John Wesley's Doctrine of Salvation (and Perfection)

I.   Introduction
“At the same time, justified and sinner.”  This is Luther’s appraisal of the Christian condition. Wesley, who owed much to Luther for his doctrine of justification by faith, stressed that the Christian must be not only justified, but sanctified. In the following post I show how Wesley defines salvation as the entire process which begins at conversion and is completed after death.  I will address each of Wesley’s phases of salvation in the Christian life, taking particular note of his much mis-understood doctrine of Christian perfection.

II.  Salvation Defined
For Wesley salvation does not consist of merely “going to heaven” because it is not an after-death experience but “a present thing”(The Scripture Way of Salvation, 44).  While Wesley calls salvation a “present thing,” he does not mean that “all this salvation is given at once”(A Plain Account of Christian Perfection, 380).  Rather, he means it is presently occurring, for salvation is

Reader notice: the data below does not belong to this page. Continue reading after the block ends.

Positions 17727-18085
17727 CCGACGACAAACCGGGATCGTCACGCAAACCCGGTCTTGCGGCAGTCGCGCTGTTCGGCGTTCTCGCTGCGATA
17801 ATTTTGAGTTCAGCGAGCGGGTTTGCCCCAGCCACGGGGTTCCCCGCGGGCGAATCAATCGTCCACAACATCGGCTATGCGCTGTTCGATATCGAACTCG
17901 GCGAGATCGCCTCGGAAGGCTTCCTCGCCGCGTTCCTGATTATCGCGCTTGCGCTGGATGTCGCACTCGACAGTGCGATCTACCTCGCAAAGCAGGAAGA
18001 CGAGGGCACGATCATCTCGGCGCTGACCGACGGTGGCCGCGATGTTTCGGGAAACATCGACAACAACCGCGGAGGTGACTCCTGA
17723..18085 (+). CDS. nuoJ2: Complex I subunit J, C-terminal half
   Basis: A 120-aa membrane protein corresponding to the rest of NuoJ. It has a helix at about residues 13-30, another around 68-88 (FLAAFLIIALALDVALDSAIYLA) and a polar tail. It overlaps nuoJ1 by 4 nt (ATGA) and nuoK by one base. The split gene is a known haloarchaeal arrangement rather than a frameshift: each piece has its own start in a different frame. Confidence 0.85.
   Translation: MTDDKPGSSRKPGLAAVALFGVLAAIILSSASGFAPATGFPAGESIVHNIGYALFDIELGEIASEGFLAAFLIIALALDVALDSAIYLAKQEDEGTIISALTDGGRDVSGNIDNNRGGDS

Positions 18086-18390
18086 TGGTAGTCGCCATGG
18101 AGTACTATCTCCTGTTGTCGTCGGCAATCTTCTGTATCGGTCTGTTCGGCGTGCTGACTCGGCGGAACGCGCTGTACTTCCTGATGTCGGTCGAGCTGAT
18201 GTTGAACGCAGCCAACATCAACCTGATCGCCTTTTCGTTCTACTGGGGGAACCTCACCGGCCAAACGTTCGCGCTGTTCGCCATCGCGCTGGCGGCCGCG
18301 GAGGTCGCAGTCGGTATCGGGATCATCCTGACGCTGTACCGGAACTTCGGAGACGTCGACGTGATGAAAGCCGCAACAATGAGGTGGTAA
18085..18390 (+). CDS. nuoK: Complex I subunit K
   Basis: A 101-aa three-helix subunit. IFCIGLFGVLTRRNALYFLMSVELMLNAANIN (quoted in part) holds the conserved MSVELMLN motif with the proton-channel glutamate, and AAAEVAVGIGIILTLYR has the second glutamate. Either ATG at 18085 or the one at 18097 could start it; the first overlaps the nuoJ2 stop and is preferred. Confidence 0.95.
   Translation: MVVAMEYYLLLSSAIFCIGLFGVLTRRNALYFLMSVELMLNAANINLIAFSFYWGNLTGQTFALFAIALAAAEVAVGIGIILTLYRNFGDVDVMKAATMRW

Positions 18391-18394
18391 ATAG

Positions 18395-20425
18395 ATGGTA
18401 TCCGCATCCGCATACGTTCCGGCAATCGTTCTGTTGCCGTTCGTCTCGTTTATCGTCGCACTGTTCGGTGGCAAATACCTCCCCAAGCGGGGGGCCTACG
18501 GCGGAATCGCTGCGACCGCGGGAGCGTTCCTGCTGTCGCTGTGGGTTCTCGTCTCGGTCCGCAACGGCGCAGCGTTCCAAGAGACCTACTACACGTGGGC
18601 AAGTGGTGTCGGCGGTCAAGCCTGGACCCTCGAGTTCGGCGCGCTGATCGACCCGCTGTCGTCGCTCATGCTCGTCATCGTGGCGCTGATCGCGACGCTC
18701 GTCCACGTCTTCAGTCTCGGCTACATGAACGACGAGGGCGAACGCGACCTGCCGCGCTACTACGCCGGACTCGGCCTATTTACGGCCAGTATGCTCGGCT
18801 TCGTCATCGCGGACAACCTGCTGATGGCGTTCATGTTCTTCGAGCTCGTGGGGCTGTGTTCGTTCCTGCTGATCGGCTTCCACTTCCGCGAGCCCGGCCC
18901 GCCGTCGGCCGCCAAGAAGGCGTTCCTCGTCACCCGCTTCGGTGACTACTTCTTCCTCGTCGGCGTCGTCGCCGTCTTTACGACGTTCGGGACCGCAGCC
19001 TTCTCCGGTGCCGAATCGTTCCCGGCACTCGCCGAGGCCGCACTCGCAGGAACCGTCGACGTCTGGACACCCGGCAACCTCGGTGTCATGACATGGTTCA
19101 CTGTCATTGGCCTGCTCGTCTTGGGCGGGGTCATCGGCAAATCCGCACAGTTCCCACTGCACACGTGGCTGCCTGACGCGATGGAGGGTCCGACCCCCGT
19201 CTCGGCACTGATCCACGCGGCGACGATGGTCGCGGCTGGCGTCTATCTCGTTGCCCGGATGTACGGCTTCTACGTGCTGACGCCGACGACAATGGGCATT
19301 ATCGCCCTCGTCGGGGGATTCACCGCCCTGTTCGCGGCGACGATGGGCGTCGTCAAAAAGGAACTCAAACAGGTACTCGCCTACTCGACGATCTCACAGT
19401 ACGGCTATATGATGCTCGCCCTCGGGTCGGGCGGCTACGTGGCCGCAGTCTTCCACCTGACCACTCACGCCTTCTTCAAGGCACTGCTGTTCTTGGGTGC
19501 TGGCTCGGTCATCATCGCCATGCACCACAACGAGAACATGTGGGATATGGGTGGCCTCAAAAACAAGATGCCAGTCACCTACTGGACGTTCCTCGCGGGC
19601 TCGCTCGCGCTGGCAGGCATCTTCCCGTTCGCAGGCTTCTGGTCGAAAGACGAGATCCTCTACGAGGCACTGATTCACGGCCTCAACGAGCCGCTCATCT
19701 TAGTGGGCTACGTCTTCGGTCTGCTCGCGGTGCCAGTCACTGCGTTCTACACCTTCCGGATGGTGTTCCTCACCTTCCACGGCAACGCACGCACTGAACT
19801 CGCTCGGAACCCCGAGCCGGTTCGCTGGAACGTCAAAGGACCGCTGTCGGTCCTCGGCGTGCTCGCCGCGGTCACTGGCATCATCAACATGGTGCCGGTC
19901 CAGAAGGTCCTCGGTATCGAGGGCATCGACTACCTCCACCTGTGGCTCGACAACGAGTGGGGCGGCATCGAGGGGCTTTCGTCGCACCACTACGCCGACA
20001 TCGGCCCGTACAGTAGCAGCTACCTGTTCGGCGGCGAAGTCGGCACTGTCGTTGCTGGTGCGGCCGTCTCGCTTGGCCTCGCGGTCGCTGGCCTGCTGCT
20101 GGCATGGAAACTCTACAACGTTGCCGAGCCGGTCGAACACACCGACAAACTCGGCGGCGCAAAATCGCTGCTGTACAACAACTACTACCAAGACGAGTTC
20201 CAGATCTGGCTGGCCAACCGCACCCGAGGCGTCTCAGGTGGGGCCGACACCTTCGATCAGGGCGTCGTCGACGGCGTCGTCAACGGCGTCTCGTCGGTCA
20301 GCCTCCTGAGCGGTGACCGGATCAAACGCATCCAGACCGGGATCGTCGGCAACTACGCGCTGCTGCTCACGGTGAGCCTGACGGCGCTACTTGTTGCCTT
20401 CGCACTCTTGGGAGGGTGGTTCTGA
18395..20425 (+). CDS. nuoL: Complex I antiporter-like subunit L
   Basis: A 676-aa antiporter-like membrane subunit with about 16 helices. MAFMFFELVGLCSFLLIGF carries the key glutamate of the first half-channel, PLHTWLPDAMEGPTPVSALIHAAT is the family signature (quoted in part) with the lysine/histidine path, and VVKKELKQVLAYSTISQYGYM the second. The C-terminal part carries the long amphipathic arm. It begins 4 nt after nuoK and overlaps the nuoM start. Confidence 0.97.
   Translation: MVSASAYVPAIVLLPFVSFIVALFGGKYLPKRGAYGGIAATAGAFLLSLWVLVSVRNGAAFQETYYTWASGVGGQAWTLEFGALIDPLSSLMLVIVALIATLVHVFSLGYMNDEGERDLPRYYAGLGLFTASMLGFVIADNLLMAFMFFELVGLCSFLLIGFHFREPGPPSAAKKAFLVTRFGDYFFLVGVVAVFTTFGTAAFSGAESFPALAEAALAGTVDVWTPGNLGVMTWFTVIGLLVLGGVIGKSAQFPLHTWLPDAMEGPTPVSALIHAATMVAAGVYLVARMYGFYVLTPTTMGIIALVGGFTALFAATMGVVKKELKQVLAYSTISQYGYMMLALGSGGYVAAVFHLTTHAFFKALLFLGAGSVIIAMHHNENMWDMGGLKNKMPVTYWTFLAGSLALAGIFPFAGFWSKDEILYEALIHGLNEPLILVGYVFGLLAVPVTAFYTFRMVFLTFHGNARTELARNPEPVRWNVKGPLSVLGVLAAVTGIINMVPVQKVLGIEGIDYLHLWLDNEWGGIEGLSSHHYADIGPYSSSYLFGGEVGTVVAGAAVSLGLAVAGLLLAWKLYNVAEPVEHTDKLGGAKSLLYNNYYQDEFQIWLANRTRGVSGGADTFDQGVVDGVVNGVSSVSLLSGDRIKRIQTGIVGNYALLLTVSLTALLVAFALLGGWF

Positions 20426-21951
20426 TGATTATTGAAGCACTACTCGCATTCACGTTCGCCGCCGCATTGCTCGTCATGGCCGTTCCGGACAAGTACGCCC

Schleiermacher: On Religion

I.  Introduction
In a time when religion had nearly been discarded by German intellectuals following Kant, Friedrich Schleiermacher presented it in a new light which reinvigorated interest and made him the founding father of liberal Protestantism.  How he accomplished this was in large part a matter of his skill for neologizing.  In this post, I  consider how Schleiermacher defines religion, which he also calls piety, as well as what relationship there is, in his view, between Christianity and religion.

II.  Schleiermacher’s Religion
We will begin our inquiry into Schleiermacher’s religion by first understanding what he wanted to clarify was not the essence of religion.  Schleiermacher challenges the widespread belief that religion was a combination of doctrines and actions, or knowing and doing.